The Devils from director Ken Russell is the type of movie that would have been catnip to me as a child. The 1971 film was originally abandoned by United Artists who felt it was too extreme in nature. Once Warner Brothers did release the movie, it was given the dreaded X rating in the United Kingdom and United States. Various cuts have been released with horror streaming service Shudder currently showing the 109 minute U.S. version. It is regarded as one of the most controversial movies of all time.
The film is about a Roman Catholic priest named Urbain Grandier (Oliver Reed) who is inadvertently accused of witchcraft by a sexually repressed nun named Sister Jeanne des Anges. (Vanessa Redgrave) This leads to a series of events that include torture, orgies, and death. It is no wonder the film was banned in some countries until this century.
Abuse of power and mass hysteria are majors theme of The Devils. This is seen most obviously in the trial against Grandier. Logic and sanity are thrown out as he is publicly shamed, obvious lies are taken as truth, and he is eventually burned at the stake. The madness continues even when the authenticity of the possessions are called into question.
These scenes are a direct parallel to today’s world. On a daily basis, rumors are spread online. In many cases, they are malicious and nonsensical, yet this does not report many from repeating them as gospel. This is the case even when the story has been discredited through truth. One only look at the previous Presidential Administration in the United States for examples.
The Devils also tackles sexual repression head on. On the surface, this may not seem relatable in today’s world. While there is still room to grow, there is more open dialogue now than there ever was about sexuality. Russell seems more like a provocateur who is using sex to overheat his audience instead of promote genuine conversation.
That is the genius of the film. It knows how to mix in the in your face nature of the farcical trials with the more subtle approach it takes towards sex. This is not to say The Devils is coy in its handling of sexual relations. In truth, it is bawdy and lewd. What makes the movie relevant today is its willingness to discuss these issues. The country was going through a big change regarding rights of women and minorities in the early 1970s. For women, this meant putting them in more action oriented roles while still objectifying them.
The Devils decides to play with the idea of the demure woman. Going beyond the “women also get horny” trope that was considered progress (the sad thing is, comparatively speaking, it was), the story visits the idea of sexual obsession and manipulation. This is a topic that can be played out in a number of different ways in a modern film. Unfortunately, the current news cycles is filled with stories of public figures being stalked through social media. This sometimes leads to dangerous real life encounters.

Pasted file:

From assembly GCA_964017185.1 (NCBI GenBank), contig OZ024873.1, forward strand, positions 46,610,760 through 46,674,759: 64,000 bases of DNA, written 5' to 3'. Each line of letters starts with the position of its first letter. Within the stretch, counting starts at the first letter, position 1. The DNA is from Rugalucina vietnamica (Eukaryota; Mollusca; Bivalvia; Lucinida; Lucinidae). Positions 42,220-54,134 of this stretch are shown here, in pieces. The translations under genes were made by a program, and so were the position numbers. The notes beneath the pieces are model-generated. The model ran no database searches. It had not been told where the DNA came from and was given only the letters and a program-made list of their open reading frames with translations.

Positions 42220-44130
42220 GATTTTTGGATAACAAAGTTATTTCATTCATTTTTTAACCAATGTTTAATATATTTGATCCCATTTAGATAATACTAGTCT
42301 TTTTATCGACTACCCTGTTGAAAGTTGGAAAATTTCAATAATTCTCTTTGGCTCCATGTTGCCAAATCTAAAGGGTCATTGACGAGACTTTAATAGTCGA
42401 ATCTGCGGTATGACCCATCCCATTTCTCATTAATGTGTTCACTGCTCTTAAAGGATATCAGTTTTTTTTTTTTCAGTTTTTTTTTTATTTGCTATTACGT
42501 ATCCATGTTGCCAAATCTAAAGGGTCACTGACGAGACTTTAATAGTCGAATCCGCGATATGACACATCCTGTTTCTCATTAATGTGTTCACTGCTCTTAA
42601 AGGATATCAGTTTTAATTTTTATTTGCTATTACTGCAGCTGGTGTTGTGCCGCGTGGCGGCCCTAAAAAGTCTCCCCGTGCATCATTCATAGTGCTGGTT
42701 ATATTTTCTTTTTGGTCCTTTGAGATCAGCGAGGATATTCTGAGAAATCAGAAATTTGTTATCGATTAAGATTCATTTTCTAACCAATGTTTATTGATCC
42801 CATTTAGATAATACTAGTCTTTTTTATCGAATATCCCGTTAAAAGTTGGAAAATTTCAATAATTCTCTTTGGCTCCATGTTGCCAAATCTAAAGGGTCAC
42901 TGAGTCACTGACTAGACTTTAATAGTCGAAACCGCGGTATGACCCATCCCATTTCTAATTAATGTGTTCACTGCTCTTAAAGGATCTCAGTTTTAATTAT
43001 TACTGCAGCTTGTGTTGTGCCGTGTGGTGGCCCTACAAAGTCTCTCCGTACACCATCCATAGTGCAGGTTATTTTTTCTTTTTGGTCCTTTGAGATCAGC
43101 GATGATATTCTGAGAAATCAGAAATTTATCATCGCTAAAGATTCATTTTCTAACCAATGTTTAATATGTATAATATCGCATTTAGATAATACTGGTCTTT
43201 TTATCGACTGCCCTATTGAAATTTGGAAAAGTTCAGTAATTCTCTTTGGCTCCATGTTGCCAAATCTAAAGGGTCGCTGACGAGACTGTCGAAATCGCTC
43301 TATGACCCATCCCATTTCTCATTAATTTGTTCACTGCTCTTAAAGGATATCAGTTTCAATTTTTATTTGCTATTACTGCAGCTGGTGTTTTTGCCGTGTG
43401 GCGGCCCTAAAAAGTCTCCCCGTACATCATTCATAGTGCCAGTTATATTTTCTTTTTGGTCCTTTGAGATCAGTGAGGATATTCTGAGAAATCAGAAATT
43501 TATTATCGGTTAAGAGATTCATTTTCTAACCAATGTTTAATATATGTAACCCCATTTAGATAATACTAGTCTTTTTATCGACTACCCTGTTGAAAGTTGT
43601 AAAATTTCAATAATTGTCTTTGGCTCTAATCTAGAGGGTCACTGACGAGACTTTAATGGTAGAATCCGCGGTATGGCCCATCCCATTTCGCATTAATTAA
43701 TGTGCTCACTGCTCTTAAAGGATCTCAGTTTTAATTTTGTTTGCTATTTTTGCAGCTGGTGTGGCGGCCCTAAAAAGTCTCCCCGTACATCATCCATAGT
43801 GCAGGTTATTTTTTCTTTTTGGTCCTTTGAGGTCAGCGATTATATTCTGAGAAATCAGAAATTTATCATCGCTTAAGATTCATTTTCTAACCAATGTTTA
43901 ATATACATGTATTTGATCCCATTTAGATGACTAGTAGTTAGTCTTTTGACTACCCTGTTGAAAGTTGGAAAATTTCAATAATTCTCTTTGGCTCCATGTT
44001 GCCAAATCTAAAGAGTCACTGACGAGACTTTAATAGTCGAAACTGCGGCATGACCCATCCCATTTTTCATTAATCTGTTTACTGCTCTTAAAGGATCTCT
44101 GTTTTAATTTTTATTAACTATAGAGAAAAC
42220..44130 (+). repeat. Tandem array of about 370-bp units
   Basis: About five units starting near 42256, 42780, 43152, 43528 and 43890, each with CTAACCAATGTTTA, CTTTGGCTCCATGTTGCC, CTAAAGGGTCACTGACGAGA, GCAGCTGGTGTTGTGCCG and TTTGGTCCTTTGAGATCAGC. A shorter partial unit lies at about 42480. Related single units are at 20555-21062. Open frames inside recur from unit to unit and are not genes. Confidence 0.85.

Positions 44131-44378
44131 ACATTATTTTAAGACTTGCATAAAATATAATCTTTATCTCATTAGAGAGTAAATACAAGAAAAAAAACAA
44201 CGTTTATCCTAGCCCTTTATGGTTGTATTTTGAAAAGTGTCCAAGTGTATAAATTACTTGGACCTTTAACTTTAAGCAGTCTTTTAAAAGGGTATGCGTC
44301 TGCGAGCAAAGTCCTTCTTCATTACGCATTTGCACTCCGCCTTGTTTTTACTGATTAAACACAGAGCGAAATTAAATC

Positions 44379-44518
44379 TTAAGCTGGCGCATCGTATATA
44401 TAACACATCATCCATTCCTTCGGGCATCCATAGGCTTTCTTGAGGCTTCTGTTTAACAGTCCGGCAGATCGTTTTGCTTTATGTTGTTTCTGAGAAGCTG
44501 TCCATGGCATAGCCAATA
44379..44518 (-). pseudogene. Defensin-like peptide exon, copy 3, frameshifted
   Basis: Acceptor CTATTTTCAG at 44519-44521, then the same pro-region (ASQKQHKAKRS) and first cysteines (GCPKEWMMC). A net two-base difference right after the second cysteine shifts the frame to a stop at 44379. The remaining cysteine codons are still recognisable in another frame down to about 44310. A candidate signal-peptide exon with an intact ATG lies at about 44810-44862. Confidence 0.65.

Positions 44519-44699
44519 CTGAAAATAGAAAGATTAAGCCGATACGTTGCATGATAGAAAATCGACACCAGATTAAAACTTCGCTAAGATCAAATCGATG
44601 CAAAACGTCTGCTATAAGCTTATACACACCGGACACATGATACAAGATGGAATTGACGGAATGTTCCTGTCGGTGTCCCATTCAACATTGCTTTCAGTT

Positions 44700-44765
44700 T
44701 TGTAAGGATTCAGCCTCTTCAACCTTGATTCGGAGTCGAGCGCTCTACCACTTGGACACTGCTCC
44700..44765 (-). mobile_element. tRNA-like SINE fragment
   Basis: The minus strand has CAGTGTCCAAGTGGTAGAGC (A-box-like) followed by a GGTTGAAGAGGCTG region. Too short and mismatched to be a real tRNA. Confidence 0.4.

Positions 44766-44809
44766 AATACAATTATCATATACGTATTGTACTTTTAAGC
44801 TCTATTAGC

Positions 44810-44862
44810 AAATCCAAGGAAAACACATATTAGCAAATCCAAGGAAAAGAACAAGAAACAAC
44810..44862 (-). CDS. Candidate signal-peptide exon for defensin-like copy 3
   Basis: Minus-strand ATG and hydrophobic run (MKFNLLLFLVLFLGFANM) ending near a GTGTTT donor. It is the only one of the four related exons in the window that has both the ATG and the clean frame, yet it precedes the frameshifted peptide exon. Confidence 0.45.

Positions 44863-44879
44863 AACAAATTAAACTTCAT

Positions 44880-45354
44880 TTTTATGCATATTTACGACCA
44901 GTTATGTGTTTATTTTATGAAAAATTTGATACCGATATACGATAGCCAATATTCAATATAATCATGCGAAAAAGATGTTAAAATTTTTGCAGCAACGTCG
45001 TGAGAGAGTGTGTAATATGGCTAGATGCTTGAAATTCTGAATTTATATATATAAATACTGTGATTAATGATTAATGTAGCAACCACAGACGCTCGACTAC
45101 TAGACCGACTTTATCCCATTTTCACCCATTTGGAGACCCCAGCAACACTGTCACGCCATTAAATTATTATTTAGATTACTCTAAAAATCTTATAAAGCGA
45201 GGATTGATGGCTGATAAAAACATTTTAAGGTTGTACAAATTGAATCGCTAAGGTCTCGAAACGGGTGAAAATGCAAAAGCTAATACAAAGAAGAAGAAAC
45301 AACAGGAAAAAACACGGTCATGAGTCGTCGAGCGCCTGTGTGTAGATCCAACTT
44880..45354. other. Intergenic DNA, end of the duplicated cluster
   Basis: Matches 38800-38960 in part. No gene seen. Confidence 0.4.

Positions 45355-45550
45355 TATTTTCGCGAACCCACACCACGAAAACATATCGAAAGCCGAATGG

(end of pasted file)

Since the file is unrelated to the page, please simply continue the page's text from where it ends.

Even more telling is how the men in power in The Devils use other women’s words against them to control the narrative. When Anges decides to tell Father Mignon about Grandier’s secret marriage, she makes a passing comment about possession. The union is largely ignored while a “professional witch hunter” uses Anges to obtain evidence that Grandier is in league with the Devil.
These moments are some of the most sickening in the film. Anges is physically abused and psychologically broken down in order to demean her and get her to say what is “right”. At the end of The Devils, she is looked at as being demented for stating Grandier is innocent and placed in an asylum.
There is more conversation now regarding sexual assault, but much of what occurs in The Devils still rings true today. As much as many will spout it is important to believe all women, there are still those who only believe women who say what they want to hear. Victims are often painted as liars, manipulative, and somehow putting themselves in harm’s way. There are even some states that legitimize sexual assault by stating it is consensual if the victim willingly got drunk.
Even the best films from the past find it difficult to stay relevant decades later. They may be entertaining to watch, but they are also tied to a certain period. They are timeless due to the quality of work or superficial themes like “love”. This is not a bad thing; it is the nature of art. The Devils manages to be the rare older movie that can hold up a mirror up to modern society. Its open approach to sexuality and its commentary on public frenzy are reflected in the headlines of the day. It is just as important and controversial now as it ever has been.
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